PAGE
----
For a relatively small country, The Netherlands is home to very rich wildlife population. From the majestic heron to the exotic parakeet, you can also find a wide variety of avian species in the country’s skies. The cherry on top? You don’t even need to go far or acquire any specific skills if you want to observe them. As a matter of fact, bird spotting in the Netherlands can be done directly from the comfort of your own bubble and by simply looking around! In this short avian guide to the Netherlands, we will go over some of the most surprising (and common) birds that you can regularly spot in cities around the country.
The Wild Green Parakeet
The green parrot, or parakeet, is probably one of the most unexpected avian species you can regularly spot in the Netherlands. Usually associated with tropical weather, the colorful birds seem to have successfully adapted to the colder Dutch weather and can be seen all over its cities. Initially brought from abroad in the 1970s as pets, the reasons for their establishment and proliferation around the country is linked to many urban legends. From an old women who would have purposely released a mating pair, to an accident involving a truck carrying exotic birds, the only thing that is certain is that the species is here to stay.
At the centre of their controversy, the birds are considered a pest by many and are even said to cause a negative ecological impact due to their territorial nature, leading them to be included on a list of the 100 worst invasive alien species. They are also a source of nuisance for many residents as they can be particularly noisy. This includes the Dutch parliament whom, according to rumours, have been their victims on multiple occasions with some debates being completely drowned out by their noise. Despite that, most residents wouldn’t have it any other way and to this day, you can still find many people, including newcomers, regularly marvelling the sight of them.
The coot, also known as the Eurasian Coot, is probably the easiest bird to spot here in the Netherlands, and more particularly in the Holland province. Usually found roaming along or right in the country’s iconic canals, the Netherlands, with its total surface consisting of 17% water, constitutes the perfect environment for this waterfowl. With its distinctive small white head that contrasts with its round black body, the bird looks particularly adorable, even more so when they are parading around with their many chicks. Despite their innocent looks, they are actually troublemakers and can often be seen fighting and chirping, with their very distinctive high pitch quack, at other birds. However, contrary to the parrots, they are also considered an ecological ally as they can be found regularly cleaning up plastic from the canals in order to build their nests. Their inclination towards individuality and their opportunistic nature led the species to be called the most human bird species by the biologist Remco Dallder who published a whole book about the coot. They are even said to recognise faces and to have a preference for what is familiar. This led many of them to settle for years along certain house boats where they can be found shielding themselves. This proximity led them to build a close relationship with many residents and to establish themselves as residents in their own rights.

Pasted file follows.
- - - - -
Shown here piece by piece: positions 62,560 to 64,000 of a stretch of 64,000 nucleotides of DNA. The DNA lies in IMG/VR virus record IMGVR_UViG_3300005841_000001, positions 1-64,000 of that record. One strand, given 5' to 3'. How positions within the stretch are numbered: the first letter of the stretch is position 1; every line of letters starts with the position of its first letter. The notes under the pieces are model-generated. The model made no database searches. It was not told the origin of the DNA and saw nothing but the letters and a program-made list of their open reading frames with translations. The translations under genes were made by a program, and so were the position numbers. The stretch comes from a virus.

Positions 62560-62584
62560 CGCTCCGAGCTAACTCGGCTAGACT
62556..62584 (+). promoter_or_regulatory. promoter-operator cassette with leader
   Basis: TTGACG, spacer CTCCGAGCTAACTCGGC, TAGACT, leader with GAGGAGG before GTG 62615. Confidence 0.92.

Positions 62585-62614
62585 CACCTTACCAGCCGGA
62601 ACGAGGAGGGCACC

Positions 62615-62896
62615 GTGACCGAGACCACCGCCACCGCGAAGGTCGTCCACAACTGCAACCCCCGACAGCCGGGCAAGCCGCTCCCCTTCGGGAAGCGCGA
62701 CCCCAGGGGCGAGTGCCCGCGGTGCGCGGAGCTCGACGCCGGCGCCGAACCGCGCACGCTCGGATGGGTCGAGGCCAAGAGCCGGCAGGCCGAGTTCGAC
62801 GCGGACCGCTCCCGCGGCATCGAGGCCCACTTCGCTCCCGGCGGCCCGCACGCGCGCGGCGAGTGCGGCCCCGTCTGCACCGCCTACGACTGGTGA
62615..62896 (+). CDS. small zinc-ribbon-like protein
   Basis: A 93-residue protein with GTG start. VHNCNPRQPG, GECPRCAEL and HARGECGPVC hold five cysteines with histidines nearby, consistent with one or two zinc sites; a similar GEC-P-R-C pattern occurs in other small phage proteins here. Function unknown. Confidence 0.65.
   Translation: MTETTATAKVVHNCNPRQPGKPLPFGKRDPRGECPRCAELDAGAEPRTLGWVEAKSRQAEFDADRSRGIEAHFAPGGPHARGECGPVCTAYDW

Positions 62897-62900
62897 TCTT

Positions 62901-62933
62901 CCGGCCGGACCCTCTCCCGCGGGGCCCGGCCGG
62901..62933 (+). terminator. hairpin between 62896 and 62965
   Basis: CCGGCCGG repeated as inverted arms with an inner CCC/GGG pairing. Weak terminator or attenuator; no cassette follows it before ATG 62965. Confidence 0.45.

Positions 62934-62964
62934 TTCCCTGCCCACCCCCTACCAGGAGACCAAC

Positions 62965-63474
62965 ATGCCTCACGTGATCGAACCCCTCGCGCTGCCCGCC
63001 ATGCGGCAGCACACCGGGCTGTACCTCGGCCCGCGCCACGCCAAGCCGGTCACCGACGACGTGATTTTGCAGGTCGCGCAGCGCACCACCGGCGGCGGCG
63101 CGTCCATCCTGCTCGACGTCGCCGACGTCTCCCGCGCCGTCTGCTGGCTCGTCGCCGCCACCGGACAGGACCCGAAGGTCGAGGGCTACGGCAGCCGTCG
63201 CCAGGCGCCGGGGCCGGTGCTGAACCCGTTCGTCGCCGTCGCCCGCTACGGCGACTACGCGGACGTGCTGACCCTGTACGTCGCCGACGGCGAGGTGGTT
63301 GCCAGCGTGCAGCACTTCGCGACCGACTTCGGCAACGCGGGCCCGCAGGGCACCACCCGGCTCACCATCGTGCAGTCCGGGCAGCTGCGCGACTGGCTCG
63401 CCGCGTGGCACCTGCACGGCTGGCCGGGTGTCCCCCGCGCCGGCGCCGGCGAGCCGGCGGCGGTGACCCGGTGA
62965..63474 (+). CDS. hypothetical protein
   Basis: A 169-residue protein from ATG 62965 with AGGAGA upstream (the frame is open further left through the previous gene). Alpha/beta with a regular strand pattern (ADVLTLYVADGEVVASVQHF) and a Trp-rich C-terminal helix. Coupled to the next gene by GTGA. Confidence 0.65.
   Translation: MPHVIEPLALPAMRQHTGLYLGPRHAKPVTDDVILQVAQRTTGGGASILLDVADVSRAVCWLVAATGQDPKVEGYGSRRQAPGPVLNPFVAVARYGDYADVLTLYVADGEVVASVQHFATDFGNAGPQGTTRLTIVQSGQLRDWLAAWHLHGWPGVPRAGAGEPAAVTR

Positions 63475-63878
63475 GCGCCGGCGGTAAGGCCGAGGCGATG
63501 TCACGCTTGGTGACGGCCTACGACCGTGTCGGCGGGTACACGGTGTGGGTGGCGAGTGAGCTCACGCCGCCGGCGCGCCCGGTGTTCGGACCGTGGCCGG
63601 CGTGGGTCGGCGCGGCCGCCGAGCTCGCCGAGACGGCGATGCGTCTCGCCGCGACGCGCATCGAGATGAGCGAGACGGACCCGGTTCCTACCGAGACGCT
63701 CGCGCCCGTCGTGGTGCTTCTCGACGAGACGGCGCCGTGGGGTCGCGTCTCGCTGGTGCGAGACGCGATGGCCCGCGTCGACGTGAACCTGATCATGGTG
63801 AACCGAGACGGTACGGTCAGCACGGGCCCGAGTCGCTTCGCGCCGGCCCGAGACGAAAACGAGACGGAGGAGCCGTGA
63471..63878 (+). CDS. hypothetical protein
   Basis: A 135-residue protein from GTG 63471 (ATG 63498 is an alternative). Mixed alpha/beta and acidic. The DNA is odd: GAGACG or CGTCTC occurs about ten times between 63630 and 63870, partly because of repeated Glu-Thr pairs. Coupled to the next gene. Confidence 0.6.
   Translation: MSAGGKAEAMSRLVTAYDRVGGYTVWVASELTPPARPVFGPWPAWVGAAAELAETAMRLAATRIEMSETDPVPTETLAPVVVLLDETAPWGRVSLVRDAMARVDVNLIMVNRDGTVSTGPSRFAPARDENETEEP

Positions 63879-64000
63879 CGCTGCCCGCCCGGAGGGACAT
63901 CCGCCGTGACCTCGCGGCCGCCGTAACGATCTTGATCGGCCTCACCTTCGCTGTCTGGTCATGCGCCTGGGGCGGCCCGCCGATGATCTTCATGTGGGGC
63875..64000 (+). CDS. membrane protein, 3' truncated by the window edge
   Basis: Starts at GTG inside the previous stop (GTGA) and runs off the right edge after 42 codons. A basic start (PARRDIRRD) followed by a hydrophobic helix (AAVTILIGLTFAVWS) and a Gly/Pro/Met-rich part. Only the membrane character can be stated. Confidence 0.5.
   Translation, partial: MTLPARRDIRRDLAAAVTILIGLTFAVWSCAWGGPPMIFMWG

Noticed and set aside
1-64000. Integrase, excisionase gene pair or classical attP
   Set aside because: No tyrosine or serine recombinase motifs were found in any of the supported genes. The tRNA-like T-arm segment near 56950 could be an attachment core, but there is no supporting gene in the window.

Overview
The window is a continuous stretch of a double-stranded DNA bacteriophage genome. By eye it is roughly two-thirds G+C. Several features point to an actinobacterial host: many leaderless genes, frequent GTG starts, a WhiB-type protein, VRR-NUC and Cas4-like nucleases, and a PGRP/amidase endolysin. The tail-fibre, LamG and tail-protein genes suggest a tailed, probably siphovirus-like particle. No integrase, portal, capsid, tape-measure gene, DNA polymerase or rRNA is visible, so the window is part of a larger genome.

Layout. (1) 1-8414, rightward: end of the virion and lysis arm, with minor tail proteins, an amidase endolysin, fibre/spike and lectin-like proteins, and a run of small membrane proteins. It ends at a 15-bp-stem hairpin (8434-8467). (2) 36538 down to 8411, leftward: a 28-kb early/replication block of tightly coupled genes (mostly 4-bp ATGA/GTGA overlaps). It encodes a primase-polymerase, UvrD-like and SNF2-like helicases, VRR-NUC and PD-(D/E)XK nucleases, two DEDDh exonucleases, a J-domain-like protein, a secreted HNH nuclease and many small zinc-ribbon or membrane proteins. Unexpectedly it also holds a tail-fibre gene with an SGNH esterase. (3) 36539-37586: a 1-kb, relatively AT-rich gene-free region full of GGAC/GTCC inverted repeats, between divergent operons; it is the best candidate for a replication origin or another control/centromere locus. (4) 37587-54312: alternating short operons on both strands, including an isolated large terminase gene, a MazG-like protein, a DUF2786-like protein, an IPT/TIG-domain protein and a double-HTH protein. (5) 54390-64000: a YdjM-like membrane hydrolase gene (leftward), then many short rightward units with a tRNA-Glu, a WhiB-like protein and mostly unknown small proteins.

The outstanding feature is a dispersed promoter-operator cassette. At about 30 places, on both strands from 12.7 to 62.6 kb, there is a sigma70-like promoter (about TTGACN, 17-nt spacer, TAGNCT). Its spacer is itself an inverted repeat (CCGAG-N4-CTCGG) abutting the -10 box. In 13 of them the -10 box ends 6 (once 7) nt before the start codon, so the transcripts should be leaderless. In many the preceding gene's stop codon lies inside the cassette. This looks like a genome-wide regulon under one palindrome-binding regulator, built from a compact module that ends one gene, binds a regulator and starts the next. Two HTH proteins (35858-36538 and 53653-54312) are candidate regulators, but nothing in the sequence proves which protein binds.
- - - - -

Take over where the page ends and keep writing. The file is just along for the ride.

Originally pretty shy, the heron is another very common bird in the Netherlands and one that is impossible to miss. With a height of over a meter, they can usually be spotted standing completely still by the water where they are patiently waiting to catch their next meal. This makes them particularly easy to photograph and approach, for the great pleasure of most people and tourists who are surprised to spot this bird that is usually so rare elsewhere. While the grey heron, who is funny enough called the blue heron in Dutch, is the most common, many types of heron can be found in the Netherlands such as a the white heron or purple herons whose population hit a record last year with almost 1100 occupied nests, and the number keeps going up! In fact, the Netherlands gathers the highest density of grey heron colonies in the whole of northern Europe which impacted the bird and their nature greatly as they got to evolve from a simple water bird to a street bird! While the bird’s diet consists mainly of fish, they became omnivores due to their new environment and discovered a liking for rats and rabbits. They fascinate the Dutch so much that a whole documentary, called Schoffies that focuses on the relationship between the bird and Amsterdammers was released in their honour in 2006.